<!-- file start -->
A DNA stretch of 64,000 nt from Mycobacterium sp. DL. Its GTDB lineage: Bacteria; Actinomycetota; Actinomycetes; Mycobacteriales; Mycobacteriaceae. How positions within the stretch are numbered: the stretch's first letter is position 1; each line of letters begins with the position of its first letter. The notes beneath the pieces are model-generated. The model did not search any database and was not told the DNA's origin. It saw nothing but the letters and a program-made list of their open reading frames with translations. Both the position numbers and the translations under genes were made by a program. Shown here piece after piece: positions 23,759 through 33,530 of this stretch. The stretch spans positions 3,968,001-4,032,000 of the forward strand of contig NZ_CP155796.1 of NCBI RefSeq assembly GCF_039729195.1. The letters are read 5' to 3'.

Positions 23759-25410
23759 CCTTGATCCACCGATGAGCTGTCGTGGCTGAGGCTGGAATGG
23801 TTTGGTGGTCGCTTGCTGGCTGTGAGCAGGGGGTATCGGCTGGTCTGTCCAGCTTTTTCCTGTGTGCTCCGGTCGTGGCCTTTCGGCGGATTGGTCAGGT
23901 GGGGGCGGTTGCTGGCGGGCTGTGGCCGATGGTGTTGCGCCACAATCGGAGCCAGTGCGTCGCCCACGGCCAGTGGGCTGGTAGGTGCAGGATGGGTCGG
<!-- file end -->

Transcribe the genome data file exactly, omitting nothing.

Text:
A DNA stretch of 64,000 nt from Mycobacterium sp. DL. Its GTDB lineage: Bacteria; Actinomycetota; Actinomycetes; Mycobacteriales; Mycobacteriaceae. How positions within the stretch are numbered: the stretch's first letter is position 1; each line of letters begins with the position of its first letter. The notes beneath the pieces are model-generated. The model did not search any database and was not told the DNA's origin. It saw nothing but the letters and a program-made list of their open reading frames with translations. Both the position numbers and the translations under genes were made by a program. Shown here piece after piece: positions 23,759 through 33,530 of this stretch. The stretch spans positions 3,968,001-4,032,000 of the forward strand of contig NZ_CP155796.1 of NCBI RefSeq assembly GCF_039729195.1. The letters are read 5' to 3'.

Positions 23759-25410
23759 CCTTGATCCACCGATGAGCTGTCGTGGCTGAGGCTGGAATGG
23801 TTTGGTGGTCGCTTGCTGGCTGTGAGCAGGGGGTATCGGCTGGTCTGTCCAGCTTTTTCCTGTGTGCTCCGGTCGTGGCCTTTCGGCGGATTGGTCAGGT
23901 GGGGGCGGTTGCTGGCGGGCTGTGGCCGATGGTGTTGCGCCACAATCGGAGCCAGTGCGTCGCCCACGGCCAGTGGGCTGGTAGGTGCAGGATGGGTCGG